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Yes Amit ! I also second you and Sam on that as many use it for "Between" as against "By the way"
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Old 17th December 2008, 12:31   #806
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Quote:
Originally Posted by amitoj View Post
But, has no one else noticed this?
.
I have noticed it often and am of the firm belief that the people who do it need to be smacked in the middle of their reading. Hard.
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Old 17th December 2008, 16:34   #807
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Quote:
Originally Posted by Sam Kapasi View Post
No Nick, he means to say that some people expand btw to "between" instead of "by the way". Not between the way, lol.


...and had to re-read the post three times until I got that!

As to the boss and his room booking... I say, let him look after his own room booking!
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Old 24th January 2009, 02:59   #808
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I love this thread *peals of laughter* and I've learned so much from this thread. (esp Sameer and Thad sir )

I've noticed that many uh (which word would you associate with these people) use "1337" (Elite) writing methods.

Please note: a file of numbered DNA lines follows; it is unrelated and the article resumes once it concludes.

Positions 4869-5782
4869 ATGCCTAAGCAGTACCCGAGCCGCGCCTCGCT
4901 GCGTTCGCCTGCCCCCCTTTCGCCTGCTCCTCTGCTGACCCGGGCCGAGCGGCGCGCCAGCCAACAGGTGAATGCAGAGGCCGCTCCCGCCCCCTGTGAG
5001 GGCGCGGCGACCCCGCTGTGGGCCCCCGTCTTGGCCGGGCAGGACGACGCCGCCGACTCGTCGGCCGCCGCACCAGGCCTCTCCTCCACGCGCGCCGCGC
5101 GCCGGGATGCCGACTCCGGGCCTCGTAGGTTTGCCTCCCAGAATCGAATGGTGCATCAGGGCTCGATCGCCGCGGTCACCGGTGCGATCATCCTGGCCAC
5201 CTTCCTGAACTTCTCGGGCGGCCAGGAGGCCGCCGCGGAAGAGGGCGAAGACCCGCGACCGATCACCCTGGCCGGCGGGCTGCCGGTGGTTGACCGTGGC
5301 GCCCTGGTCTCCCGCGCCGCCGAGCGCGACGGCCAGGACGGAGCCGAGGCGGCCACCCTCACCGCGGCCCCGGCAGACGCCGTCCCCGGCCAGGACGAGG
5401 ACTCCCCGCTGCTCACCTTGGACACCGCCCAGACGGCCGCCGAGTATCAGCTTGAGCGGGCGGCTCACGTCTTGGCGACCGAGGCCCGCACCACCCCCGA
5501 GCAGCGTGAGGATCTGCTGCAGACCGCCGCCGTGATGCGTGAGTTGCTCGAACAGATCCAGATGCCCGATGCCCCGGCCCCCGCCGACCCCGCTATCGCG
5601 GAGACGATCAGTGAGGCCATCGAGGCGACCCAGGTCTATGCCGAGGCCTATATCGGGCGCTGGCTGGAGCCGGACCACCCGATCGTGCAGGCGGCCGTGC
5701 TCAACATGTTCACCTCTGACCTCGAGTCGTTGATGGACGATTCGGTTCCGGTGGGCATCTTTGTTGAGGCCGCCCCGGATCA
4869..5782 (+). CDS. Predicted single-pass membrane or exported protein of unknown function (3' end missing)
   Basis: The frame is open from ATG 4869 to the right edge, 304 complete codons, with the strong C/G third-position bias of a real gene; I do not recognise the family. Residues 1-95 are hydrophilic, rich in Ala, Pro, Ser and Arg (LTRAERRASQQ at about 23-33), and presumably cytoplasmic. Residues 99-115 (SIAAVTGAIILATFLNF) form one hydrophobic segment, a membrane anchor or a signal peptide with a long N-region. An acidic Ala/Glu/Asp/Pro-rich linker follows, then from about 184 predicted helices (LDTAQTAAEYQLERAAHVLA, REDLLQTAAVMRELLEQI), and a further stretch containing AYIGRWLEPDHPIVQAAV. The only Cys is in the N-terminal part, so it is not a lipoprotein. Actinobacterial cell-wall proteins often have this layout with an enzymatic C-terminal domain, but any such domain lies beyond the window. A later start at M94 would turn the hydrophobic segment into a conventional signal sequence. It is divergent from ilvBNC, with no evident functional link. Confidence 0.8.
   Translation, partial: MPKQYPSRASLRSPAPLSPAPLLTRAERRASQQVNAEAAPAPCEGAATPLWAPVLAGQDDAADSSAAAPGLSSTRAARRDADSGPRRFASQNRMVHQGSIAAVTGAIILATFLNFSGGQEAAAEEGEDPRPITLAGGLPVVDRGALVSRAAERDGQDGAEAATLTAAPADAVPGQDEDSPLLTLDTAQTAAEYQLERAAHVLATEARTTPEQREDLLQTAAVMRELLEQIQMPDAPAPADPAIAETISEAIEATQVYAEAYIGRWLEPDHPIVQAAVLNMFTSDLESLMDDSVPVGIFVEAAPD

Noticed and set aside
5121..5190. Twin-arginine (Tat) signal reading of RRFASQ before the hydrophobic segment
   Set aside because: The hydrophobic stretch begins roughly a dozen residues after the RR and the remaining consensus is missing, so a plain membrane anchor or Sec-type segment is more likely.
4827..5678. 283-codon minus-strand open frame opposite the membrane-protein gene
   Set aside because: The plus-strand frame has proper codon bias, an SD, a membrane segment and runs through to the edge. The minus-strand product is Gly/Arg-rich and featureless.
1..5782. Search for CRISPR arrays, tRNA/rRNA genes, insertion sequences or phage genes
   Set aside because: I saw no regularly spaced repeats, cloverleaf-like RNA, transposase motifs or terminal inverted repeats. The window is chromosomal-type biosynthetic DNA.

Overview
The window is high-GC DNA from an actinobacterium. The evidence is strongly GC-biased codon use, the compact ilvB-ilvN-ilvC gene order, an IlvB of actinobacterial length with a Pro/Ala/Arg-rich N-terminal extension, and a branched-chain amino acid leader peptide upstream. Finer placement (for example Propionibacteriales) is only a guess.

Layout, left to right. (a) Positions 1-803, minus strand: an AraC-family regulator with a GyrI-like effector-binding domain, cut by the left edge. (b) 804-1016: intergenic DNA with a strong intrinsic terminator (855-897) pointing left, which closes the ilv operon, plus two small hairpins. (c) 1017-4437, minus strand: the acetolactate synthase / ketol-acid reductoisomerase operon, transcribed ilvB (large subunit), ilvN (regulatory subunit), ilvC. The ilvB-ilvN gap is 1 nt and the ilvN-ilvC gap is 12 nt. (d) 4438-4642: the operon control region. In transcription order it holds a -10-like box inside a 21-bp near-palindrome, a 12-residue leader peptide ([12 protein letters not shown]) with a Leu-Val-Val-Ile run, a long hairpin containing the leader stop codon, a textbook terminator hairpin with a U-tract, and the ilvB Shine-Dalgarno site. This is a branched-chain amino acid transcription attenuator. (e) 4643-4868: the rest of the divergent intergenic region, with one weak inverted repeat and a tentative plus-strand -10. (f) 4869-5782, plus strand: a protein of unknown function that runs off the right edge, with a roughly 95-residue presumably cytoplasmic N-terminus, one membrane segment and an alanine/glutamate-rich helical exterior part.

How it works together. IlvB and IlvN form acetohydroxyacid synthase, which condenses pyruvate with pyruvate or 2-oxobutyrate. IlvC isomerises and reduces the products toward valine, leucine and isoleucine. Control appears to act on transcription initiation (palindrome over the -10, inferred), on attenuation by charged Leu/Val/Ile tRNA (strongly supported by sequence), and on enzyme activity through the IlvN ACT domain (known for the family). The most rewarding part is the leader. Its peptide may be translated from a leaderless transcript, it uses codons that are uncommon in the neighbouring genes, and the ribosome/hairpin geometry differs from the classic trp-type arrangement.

1 4m 4 5l4y3r (it reads I am a slayer)
If you haven't come across such text then you're lucky. Usually seen in chat rooms.
Frankly even sms way of writing never was convenient to me, since I read every message twice that I type (or should i say press) out. I find it hard to read even if i write in sms style. My batchmates complain that I write messages out too long since its in proper english.

Quote:
A question :
we use "i.e" to say "that is" , where did this originate from ?


OT

Disclaimer : This isn't to insult any Gujarati, but the following observations are true and can be confirmed.

Being a former resident of Gujarat for 17 years, I have observed that people here in Gujarat mostly spell the word as they pronounce it. They pronounce the English word in a Gujarati accent. This is a pain in your posterior when you speak proper English, you can't make them understand what you want.

Some examples I'd state:
Quote:
When dad first targeted a "row house" to buy, he was shocked to see the board during the construction which read : "New Nandanvan raw houses". *sigh*
Quote:
Also snacks is pronounced as snakes (I bet Chinese guests would be happy)
Quote:
Measuring tape is pronounced as tap.
Also some fancy Gujarati builder probably was thrilled with the word "Avenue" and promptly came back and built a settlement which had "Greenwood Avenue" (Now I bet if an Englishman had to come to someone's residence at the mentioned place, he'd never find the house, but look for a street)

My English teacher at school used to call / ask for someone like this:
Quote:
Where is the supark ?
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Old 24th January 2009, 09:24   #809
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Here is some help, Xeno! I recently received this lesson in the mail.

Quote:
Reasons why the English language is so hard to learn:

1) The bandage was wound around the wound.
2) The farm was used to produce produce.
3) The dump was so full that it had to refuse more refuse.